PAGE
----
A full-length feature film based on the true story of Christian singer Rich Mullins has some ties to Anderson University.
Director David Schultz, lead actor Michael Koch and others involved in "Ragamuffin: The True Story of Rich Mullins" are AU alumni.
AU will host a public screening of the film at 7 p.m. Friday, Feb. 7, in Reardon Auditorium. Tickets for AU students are $3, and tickets for alumni are $5. Students and alumni may purchase tickets online at AU's website. Tickets for the general public can be purchased online at www.itickets.com for $10.
Mullins was many things, Schultz said in an interview. He was known for being a Christian singer-songwriter who got his start writing for Amy Grant. Mullins began recording his own music, and he grew in popularity.
"He was more than just your average Christian musician," Schultz said. "He didn't have a problem ruffling feathers when he would do concerts. He was loyal to Jesus but not to religion. And as a result he oftentimes would tick people off at concerts. He really spoke the truth. He became known for that."
Mullins grew up in Indiana and attended Cincinnati Christian University in Ohio. His life ended tragically in 1997 in an automobile accident.
"He tried to live out the ways of Jesus in a modern way," Schultz said. "Even though he made tons of money, he gave most of that away, and in the last two years of his life we went to live in obscurity on a Native American reservation."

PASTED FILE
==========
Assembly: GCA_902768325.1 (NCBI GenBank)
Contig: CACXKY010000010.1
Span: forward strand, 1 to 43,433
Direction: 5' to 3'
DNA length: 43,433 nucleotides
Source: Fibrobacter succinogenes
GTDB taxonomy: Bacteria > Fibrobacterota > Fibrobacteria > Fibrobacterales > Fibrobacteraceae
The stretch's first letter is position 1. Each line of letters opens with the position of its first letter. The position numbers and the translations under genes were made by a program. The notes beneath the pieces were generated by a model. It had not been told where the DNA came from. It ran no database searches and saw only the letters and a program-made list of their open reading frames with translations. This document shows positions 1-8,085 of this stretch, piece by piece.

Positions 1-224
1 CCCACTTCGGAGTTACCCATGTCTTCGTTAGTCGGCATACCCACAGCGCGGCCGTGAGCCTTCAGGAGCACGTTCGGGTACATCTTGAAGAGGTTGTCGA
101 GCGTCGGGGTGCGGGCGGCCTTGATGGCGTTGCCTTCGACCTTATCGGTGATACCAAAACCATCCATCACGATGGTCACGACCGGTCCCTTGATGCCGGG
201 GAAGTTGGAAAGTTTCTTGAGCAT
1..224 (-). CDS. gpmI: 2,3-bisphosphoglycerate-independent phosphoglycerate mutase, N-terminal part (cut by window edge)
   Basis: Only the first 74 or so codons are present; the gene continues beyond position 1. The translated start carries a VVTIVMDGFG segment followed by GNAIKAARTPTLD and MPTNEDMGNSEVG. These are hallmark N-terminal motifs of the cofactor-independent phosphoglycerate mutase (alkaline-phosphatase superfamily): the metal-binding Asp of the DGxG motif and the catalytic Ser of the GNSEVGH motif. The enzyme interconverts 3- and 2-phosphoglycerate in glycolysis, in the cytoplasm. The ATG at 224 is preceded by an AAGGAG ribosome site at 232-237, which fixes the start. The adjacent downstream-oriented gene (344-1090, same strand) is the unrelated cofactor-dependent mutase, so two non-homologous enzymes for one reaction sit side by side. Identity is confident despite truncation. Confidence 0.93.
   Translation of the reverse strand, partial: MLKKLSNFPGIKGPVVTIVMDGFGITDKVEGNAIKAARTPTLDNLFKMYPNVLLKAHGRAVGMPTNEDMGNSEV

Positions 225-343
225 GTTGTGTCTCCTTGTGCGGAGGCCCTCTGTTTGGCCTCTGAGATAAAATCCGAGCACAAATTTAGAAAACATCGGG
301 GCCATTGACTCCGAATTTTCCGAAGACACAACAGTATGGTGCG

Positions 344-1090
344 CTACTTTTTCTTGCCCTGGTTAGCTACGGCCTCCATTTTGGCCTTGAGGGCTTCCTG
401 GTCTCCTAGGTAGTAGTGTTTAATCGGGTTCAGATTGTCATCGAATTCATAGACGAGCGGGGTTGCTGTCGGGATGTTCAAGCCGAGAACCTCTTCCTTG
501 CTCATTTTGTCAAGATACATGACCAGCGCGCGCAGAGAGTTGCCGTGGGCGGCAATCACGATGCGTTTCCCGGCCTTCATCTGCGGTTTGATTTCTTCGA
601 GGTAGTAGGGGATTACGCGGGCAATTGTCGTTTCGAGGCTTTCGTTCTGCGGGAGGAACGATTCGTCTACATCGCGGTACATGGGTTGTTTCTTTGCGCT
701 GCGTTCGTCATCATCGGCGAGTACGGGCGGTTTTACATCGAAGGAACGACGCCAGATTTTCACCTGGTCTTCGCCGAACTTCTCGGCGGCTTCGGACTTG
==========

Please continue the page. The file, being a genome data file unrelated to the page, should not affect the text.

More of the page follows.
One of Mullins' singing groups was called "A Ragamuffin Band," named after Brennan Manning's book "The Ragamuffin Gospel."
Schultz said in an earlier interview with Aimee Munn about Manning's book: "What helped me get back up and continue to follow Christ after my screw-ups was the idea that is so clearly found in Manning's book: God loves me for who I am, not for who I'm not, because none of us are what we should be."
As a kid, Schultz was drawn to Mullins' music and the way he talked openly about his flaws, sins and struggles.
"Now it's more popular to do that," Schultz said. "But he was doing that before it was really popular."
Schultz said he and Koch attended AU together. After college they lost touch for about a decade. Schultz called Koch a "fantastic musician," and he knew he wanted to ask Koch to contribute a song to the movie. But then Koch ended up auditioning for the role of Mullins and getting the part.
"He was just the right guy," Schultz said. Even though Koch hadn't done much acting, Schultz said Koch is able to project a real genuine humanity.
Schultz said the 1972 movie "Brother Sun, Sister Moon" about St. Francis of Assissi had a big impact on Mullins' life and faith. It inspired him to take vows of poverty, chastity and obedience, but in a modern way, he said. If you give too much money away, you can't live yourself, he added.
Asked who he thinks is the audience for this film, Schultz said, "I think the biggest draw will be people who knew his music — and also people who weren't just fans of Rich's music, but of his life and what he taught and what he stood for."
He added that it's also for people burned out on religion or the church.
"I think it is a movie really made for outcasts. It very much talks about God and the love of God, very much with an audience in mind of people who don't feel like they fit in."
— Randy Rendfeld is a reporter for The Herald Bulletin. Story republished with permission.
Anderson University is a private Christian university in central Indiana. Anderson University continues to be recognized as one of America's top colleges by U.S. News and World Report, The Princeton Review, and Forbes. Established in 1917 by the Church of God (Anderson, Ind.), Anderson University offers more than 65 undergraduate majors and graduate programs in business, music, nursing, and theology.